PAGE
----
Positive psychology guru Dr. Mihaly Csíkszentmihályi found that people are happiest when they are in a state of flow. This state happens when we are fully engrossed in voluntary activities that stretch our bodies and/or minds to accomplish something worthwhile. In such activities, we act with such deep and effortless involvement that we temporarily let go of everyday worries, responsibilities, and frustrations. We’re “in the zone.” In my experience, the activities need not be Herculean. I get “in the zone” when engrossed in a good book; I’m bored and restless when watching TV.

Mindfulness helps break the allure of continuous gratification. As discussed in last week’s post, we can observe with curiosity the mind’s tendency toward craving – in this case, its thirst for excitement. If we succumb to the temptation, we can notice the feelings that arise, the length of time those heightened sensations stick around, and the place to which we return thereafter. Was it worthwhile? Were there better uses of our precious resources? If we resist the temptation, we can notice how the impulse to act increases in intensity and then attenuates, soon to be replaced by other thoughts and impulses. A craving is just a craving until we get sucked into it!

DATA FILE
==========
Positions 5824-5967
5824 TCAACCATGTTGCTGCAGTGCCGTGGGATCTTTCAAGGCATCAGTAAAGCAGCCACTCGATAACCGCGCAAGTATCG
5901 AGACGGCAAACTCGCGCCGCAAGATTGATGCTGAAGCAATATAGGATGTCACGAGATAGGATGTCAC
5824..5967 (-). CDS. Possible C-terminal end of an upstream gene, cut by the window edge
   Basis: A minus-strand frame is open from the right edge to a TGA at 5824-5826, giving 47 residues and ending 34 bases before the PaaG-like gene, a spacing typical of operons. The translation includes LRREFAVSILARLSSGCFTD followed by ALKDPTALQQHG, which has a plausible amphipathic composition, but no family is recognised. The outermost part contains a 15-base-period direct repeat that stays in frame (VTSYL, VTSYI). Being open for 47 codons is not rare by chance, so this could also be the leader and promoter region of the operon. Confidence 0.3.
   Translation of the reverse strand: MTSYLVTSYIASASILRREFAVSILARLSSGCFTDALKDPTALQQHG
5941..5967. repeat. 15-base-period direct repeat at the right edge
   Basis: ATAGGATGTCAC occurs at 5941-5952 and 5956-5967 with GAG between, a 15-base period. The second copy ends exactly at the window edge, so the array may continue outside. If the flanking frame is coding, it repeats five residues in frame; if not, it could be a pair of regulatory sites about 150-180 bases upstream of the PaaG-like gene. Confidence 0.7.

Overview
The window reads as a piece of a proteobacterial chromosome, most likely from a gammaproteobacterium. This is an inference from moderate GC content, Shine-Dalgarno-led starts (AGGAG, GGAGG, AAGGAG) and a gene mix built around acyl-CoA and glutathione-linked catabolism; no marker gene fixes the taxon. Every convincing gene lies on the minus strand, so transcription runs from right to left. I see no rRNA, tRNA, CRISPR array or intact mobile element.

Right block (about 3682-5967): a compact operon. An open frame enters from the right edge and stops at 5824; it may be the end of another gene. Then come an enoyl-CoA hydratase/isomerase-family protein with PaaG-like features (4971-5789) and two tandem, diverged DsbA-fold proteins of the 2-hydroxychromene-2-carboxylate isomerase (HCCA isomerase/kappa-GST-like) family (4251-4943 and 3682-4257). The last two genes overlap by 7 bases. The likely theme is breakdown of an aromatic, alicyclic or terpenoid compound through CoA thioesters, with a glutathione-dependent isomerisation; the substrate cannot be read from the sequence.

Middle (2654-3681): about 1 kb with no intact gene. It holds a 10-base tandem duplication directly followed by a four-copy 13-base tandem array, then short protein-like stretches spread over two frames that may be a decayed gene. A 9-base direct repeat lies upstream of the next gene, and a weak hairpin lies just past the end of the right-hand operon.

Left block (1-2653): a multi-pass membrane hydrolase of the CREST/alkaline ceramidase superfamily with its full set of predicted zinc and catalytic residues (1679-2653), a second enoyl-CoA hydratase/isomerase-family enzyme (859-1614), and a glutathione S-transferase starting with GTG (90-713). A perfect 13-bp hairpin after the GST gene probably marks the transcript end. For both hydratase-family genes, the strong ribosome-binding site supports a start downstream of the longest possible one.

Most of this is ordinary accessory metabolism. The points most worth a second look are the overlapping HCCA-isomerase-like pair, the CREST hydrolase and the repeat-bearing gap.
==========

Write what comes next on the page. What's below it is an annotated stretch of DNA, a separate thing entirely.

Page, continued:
The promise of a consistent practice of mindfulness lies in the quieting of that part of the brain that activates in response to boredom, notably the medial prefrontal cortex (MPC) and posterior cingulate cortex (PCC). These regions are associated with self-referential thinking and are linked with OCD, daydreaming, rumination, and craving. They settle down when concentrating with ease on the present moment.

Until we define happiness for ourselves and see clearly the difference between excitement and joy, we’ll be ensnared by craving. Excitement brings with it restlessness and a contracted urge for more. Joy that results from curiosity activates a healthy imagination and creativity and yields peace, openness, and deep well-being.

Why We Crave

When the earliest incarnations of human beings roamed the earth, survival loomed large in every day life. Those who lived became adept at laying down patterns of behavior in response to environmental cues. Establish relationship with friends; run from enemies and predators. Move toward nutrients and away from toxins. Approach pleasant; avoid unpleasant. Memory engrams combined with dopamine hits in the brain codified these patterns into habits. Good habits kept one alive.

With our ancient brains now living in a modern world, that evolutionarily beneficial learning process now works against us. While we don’t face the same environmental threats, our brains still run the same programming:

  1. We have an experience that registers in the five senses (sight, smell, sound, taste, touch) and/or our emotions.
  2. We render an interpretation of that stimulus based on past experience.
  3. Our assessment results in a “feeling tone” – i.e., pleasant or unpleasant.
  4. We’re wired to approach (and crave) what’s pleasant and avoid (or ignore) what’s unpleasant.